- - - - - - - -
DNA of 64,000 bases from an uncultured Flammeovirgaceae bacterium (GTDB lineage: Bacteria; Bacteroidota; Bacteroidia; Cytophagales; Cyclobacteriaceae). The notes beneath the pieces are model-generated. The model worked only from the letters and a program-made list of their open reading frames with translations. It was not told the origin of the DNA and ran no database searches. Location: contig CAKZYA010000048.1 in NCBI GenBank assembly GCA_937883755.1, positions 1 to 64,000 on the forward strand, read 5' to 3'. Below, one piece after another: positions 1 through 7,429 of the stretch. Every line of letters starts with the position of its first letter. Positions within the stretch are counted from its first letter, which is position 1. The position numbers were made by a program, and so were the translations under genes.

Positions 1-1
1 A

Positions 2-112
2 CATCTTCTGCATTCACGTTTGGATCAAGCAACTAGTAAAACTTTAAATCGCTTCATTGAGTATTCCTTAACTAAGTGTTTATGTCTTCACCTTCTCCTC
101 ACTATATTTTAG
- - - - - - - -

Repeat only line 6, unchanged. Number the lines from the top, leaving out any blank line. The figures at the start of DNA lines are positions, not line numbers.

101 ACTATATTTTAG